When one door closes another one is, well, still closed

Sarah Paulson recently did an interview with GQ magazine on succeeding too early in your career. My initial thought was, don’t worry Ms. Paulson, I’m definitely not.

The bolded interview headers were witty, to the point and entirely too relatable. From “don’t keep calm, but carry on” to “true success is: naps”, Paulson really hits the nail on the head when it comes to navigating this weird idea of success.

Her first point struck a chord with me.

Start Out Disappointed If at All Possible

If my career had turned out like the fantasy I had of what it was going to be, it would never have made me happy. But I couldn’t have known that until it didn’t happen. I found a success that is so much bigger and deeper and better, and it’s because it happened later. If any of what I’m having happen now—the successes—would have happened to me when I was younger, I would have been ruined. Because when you’re young, and things come super easily to you, and you have success right out of the gate, you’re liable to think that’s how it actually works. You start to think you don’t need to be fully prepared or committed to have these things meet you.

I think as a junior in college, I have this wacky notion that everything I touch or write my name on is going to magically spin itself into gold. And it’s just not.

Journalists and writers have consistently planted into my head the idea that I’m going to have to suffer through a lot of no’s and shut downs before someone actually gives me a chance. Not everything I write is going to speak to someone. Not everything I think is going to ignite a flame in someone else.

Writers sometimes have massive egos and are incredibly self centered. We write essays, manuscripts, blog posts (just like this one), etc. hoping that it’ll touch another heart. But at the end of the day, we write for ourselves.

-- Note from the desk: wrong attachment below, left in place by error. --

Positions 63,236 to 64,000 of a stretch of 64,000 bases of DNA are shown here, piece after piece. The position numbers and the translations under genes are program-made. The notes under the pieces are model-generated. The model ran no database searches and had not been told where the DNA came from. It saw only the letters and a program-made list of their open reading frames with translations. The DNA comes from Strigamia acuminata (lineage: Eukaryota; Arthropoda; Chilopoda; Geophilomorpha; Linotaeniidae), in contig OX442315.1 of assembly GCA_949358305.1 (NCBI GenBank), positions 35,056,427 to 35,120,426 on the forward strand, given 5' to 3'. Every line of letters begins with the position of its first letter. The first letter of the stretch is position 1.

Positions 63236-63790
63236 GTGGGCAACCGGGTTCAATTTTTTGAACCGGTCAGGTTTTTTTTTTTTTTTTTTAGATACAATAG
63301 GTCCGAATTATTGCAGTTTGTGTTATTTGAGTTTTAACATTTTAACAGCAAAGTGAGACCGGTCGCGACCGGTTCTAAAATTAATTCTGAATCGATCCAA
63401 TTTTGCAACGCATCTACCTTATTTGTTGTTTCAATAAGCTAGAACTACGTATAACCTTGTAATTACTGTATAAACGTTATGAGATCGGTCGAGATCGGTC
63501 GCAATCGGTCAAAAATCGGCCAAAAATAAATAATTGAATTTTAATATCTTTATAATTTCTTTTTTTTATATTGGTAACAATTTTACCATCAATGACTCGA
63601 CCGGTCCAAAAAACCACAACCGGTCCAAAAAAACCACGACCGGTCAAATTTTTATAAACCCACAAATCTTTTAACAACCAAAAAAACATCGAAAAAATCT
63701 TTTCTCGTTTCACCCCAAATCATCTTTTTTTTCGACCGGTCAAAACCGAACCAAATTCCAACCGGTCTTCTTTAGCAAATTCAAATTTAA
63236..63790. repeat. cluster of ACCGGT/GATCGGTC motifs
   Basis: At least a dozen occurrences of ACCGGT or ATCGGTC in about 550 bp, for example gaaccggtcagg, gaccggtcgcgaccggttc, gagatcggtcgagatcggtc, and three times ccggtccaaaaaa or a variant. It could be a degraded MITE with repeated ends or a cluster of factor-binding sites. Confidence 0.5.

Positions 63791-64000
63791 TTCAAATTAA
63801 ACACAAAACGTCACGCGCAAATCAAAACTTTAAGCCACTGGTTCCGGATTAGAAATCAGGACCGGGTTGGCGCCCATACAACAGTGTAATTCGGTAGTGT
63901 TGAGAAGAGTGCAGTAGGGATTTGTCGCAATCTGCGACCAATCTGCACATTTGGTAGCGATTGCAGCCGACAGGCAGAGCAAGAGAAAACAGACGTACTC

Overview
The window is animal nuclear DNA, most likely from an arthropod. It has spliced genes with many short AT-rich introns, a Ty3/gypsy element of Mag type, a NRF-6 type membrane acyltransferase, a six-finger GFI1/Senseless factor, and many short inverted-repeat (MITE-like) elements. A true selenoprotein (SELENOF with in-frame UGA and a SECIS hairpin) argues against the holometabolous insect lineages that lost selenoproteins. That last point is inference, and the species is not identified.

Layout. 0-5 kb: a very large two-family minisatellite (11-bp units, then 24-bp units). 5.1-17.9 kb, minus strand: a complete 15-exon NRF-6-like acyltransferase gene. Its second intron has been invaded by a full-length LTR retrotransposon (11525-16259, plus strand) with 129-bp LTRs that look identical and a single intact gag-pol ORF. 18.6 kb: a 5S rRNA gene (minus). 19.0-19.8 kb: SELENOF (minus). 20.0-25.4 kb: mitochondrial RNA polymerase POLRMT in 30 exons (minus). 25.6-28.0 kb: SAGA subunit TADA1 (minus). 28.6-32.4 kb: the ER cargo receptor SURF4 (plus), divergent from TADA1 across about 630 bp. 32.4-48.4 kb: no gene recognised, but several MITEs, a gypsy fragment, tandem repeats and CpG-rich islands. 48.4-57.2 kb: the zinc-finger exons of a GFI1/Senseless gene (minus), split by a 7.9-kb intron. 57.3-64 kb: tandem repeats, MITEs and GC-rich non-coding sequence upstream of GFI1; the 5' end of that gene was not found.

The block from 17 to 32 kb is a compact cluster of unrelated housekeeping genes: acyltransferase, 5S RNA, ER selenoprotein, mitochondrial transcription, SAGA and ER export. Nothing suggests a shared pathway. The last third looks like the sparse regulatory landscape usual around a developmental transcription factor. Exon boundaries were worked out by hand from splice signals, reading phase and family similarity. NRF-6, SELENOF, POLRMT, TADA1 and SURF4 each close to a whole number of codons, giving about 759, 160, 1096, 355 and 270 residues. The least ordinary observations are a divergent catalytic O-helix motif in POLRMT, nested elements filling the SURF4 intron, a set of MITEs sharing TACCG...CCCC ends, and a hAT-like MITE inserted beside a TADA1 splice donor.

Trying to share this kind work is painstakingly difficult. It’s personal, it’s raw and real. When it is forced against the cold hand of rejection, well, it’s devastating. But we have to share our words. If we don’t, we’re all just losers hiding in dark rooms, listening to George Ezra while eating peanut butter and rewriting the same few paragraphs seven times (at least I am, anyways).

I want to make sense of the next two ish years of college I have left to navigate through. I don’t mean make a plan or have a narrow path I stick to. Instead, I want to brew ideas and watch them erupt into unimaginable opportunities. It’s an obnoxiously vague declaration but what is so beautifully terrifying about being vague is that you never know where it’s going to take you.

I do not measure my success in terms of GPA or how “hard” my class load seems. I measure my current success by the distance I travel outside of “the norm”. College is one big step/trip/fall out of your comfort zone, after all.

I’ve handed out twelve business cards in the last two weeks. Each unique business card handed out has a conversation attached to it. Each missing card from my stack means I swallowed my fear, marched up to someone and engaged in a conversation that was deemed meaningful enough for that person to want my email address.

This school opens an incredible amount of doors for me, but it is still my responsibility to introduce myself and step through them. Sometimes I’m delighted by what’s on the other side. And sometimes, I’m asked to turn around and walk back out while letting it shut behind me.

That’s where I think all of this success shenanigans that everyone talks about is hiding; behind closed doors. And even when one closes and you’re walking away wondering how anyone finds success or pissed that you tripped over the Welcome mat, just remember there’s another one. And another one. And they might not even have dangerous Welcome mats. But they might also be locked sliding glass doors. That you might run into. And break your nose.

 

 

 

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